Thursday, October 07, 2010

Big Brother technocorrections to help Ohio keep track of sex offenders

Somewhere George Orwell must be smiling as he reads about the latest technocorrections development in this Ohio editorial headlined "Tracking sex offenders."  Here are the details:

Ohio is moving proactively to keep better track of registered sex offenders. With the help of a federal grant, the state is launching an automated system that should save time and money for local sheriff's departments.

The system, called Active Contact, automatically calls offenders to remind them to renew contact with Ohio's electronic Sex Offender Registration and Notification program. The system regularly updates the registry and verifies the accuracy of its data.

Discrepancies or a disconnected phone number would alert authorities that an offender may have tried to relocate secretly. That information would allow sheriffs to use resources more efficiently when they assign deputies to investigate offenders' registration in person.

The new system will reimburse sheriffs for pursuing high-level offenders who flee Ohio. Some offenders have avoided prosecution because their home counties can't afford the overtime and travel expenses needed to find and extradite them.

The system is scheduled to take effect in all 88 Ohio counties by next month. Keeping current on the whereabouts of the more than 20,000 registered sex offenders in Ohio, and going after those who don't register with the state's reporting program as the law requires, are essential to public safety.

The name Active Contact for this program seems like an impressive 2010 example of Newspeak.

October 7, 2010 in Criminal Sentences Alternatives, Sex Offender Sentencing, Technocorrections | Permalink | Comments (2) | TrackBack

Wednesday, September 29, 2010

"The Role of Social Media in Sentencing Advocacy"

The title of this post is the headline of this new article from the New York Law Journal. Here is how it begins:

Embarrassing Facebook photos and regrettable MySpace statements are starting to become commonplace in pre-sentencing reports and disposition hearings. At the same time, defendants and their advocates are acknowledging the power of social media as a tool to generate mitigating evidence.

While there seems to be an unending supply of negative and inculpatory postings in social networking profiles, there is also the potential for uncovering a humanizing portrait for the defense to present at sentencing.

Day-in-the-life videos are a staple of tort practice to support damage claims and in criminal prosecutions to showcase a victim's life and character. The multimedia diaries and correspondence that comprise Facebook and MySpace profiles have similar potential for the defense. Since many of the accused entering the criminal justice system will be accompanied by social media, defense counsel might need to review their social space, along with medical and school records and other background information.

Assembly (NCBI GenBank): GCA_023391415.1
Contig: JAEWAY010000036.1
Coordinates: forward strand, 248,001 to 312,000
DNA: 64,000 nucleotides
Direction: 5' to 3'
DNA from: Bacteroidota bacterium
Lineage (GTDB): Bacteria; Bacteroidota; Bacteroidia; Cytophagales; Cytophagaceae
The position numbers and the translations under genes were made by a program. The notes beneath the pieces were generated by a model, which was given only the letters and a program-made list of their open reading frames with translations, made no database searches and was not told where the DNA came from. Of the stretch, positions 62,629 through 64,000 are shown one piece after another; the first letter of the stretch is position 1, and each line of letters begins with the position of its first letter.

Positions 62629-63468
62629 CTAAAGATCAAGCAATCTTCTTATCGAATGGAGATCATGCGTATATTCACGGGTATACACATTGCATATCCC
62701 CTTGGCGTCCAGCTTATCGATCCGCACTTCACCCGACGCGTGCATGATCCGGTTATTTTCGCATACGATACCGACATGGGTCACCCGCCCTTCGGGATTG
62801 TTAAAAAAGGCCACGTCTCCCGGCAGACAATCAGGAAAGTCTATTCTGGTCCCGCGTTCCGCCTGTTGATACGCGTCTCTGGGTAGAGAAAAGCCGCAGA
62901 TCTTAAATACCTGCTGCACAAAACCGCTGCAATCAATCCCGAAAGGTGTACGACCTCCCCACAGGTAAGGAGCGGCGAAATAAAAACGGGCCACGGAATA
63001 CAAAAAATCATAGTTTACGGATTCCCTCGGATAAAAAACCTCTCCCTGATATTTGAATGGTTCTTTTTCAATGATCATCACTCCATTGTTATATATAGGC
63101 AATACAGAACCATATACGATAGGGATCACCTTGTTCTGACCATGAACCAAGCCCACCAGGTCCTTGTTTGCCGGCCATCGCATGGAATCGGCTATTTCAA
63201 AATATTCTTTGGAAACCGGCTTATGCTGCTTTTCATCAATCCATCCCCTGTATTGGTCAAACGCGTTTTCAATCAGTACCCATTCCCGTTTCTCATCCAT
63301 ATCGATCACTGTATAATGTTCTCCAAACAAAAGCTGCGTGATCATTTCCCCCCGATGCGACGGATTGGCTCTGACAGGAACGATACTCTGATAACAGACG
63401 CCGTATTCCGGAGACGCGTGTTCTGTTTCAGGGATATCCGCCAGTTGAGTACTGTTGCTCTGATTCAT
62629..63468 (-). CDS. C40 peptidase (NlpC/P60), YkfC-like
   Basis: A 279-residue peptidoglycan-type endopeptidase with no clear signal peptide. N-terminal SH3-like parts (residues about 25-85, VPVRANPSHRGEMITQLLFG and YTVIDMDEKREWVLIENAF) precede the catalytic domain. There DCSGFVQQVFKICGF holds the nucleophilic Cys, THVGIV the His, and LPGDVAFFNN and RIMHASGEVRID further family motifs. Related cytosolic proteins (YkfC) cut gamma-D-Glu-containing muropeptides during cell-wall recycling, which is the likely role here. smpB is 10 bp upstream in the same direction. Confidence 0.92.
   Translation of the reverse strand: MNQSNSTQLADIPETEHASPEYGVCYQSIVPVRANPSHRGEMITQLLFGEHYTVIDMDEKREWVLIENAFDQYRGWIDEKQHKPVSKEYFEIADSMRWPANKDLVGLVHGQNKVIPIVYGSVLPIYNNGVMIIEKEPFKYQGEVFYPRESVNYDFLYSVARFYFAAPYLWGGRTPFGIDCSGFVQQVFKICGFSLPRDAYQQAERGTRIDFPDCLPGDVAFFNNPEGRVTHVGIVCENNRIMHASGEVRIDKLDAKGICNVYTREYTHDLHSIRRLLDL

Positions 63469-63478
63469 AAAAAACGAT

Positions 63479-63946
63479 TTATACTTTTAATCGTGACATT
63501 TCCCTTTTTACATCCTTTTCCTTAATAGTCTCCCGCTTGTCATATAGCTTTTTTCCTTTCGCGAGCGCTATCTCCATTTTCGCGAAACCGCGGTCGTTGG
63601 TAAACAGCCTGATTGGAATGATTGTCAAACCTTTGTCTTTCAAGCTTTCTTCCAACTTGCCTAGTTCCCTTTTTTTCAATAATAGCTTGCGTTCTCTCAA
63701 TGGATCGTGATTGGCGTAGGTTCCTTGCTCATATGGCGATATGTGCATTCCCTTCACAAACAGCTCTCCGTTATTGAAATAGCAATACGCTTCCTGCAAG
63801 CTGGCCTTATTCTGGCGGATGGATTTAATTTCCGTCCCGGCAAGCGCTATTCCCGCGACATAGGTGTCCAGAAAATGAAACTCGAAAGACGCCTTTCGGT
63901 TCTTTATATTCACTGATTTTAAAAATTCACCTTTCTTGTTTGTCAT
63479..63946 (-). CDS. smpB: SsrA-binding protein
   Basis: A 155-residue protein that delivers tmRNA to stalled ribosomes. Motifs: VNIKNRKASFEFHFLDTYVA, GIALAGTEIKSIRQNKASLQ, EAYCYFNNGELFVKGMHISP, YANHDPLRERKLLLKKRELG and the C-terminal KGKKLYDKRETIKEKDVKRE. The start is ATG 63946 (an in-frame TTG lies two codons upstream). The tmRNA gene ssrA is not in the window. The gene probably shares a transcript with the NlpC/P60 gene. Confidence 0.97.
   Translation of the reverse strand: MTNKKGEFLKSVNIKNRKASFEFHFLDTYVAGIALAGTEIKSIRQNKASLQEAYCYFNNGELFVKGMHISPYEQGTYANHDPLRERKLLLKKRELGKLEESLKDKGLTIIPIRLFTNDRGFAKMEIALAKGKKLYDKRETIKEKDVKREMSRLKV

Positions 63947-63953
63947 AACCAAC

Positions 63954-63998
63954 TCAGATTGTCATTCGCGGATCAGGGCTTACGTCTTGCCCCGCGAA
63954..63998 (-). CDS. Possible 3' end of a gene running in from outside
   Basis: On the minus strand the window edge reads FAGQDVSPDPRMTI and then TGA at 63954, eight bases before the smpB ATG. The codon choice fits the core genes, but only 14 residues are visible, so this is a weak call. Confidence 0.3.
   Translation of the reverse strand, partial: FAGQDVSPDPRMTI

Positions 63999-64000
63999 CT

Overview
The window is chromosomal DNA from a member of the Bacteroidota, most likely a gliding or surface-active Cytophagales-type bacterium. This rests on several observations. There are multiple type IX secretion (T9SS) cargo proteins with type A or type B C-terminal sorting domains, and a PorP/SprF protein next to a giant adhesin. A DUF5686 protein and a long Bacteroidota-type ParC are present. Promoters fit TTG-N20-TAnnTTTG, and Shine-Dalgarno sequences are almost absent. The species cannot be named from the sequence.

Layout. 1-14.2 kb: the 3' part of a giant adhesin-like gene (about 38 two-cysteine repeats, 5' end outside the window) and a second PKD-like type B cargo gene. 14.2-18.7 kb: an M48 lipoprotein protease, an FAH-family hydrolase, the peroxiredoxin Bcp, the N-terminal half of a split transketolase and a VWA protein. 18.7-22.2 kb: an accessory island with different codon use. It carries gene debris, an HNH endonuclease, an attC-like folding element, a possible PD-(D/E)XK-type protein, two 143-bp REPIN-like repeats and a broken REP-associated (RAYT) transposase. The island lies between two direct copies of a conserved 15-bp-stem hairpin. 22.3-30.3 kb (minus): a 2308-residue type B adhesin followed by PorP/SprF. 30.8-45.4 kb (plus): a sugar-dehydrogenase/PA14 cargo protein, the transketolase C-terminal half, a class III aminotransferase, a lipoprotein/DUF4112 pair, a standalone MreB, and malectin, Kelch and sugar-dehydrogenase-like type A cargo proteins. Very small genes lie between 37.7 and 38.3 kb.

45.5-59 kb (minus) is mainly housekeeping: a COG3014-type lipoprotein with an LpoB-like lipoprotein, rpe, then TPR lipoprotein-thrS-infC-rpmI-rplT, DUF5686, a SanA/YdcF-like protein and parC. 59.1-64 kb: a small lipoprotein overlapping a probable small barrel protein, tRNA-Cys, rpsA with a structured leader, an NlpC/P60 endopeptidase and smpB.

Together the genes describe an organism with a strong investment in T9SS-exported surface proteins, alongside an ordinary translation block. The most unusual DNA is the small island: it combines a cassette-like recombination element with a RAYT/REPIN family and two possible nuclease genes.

A preliminary audit of a client's online profile serves two purposes: (1) to identify evidence that might show up in a probation department pre-sentence report; and (2) to provide an instrument for marshalling positive information about the client. Still, social media is a two-headed coin and the first toss is usually tails.

September 29, 2010 in Offender Characteristics, Procedure and Proof at Sentencing, Technocorrections | Permalink | Comments (1) | TrackBack

Monday, September 27, 2010

"Should sex offenders get GPS before leaving prison?"

The title of this post is the headline of this local California story.  Here is how it gets started:

At least twice in the past month, sex offenders prompted multi-agency manhunts in the North County when they refused to be monitored by GPS — a responsibility that falls on the offenders when they get out of prison. One man, who is accused of committing a sex crime the day after being paroled, was caught days later, while the second surrendered to authorities three weeks after going offline.

The cases beg the question: Why aren’t sex offenders strapped with GPS devices before leaving prison?

In San Diego County, which has roughly 500 sex offenders who are monitored by GPS, there are outstanding warrants for 10 who have either cut off their GPS bracelets or never obtained them, according to the regional Sexual Assault Felony Enforcement Task Force.

The topic has gotten the attention of local task force members, as well as state Assemblyman Nathan Fletcher, R-San Diego, who authored the recently signed bill that toughened sex offender laws. His office intends to write a letter to the state Department of Corrections and Rehabilitation asking for justification to the current policy, Fletcher said last week.

“It would seem to make sense if they have to wear GPS anyway, why not give it to them immediately? Why wait a day?” Fletcher said. “In some ways it’s indicative of how broken the system is.”

Some related posts on GPS tracking and related technocorrections:

September 27, 2010 in Procedure and Proof at Sentencing, Purposes of Punishment and Sentencing, Sex Offender Sentencing, Technocorrections | Permalink | Comments (3) | TrackBack

Tuesday, September 21, 2010

Another sad example of a needless death because of weak sentences for drunk driving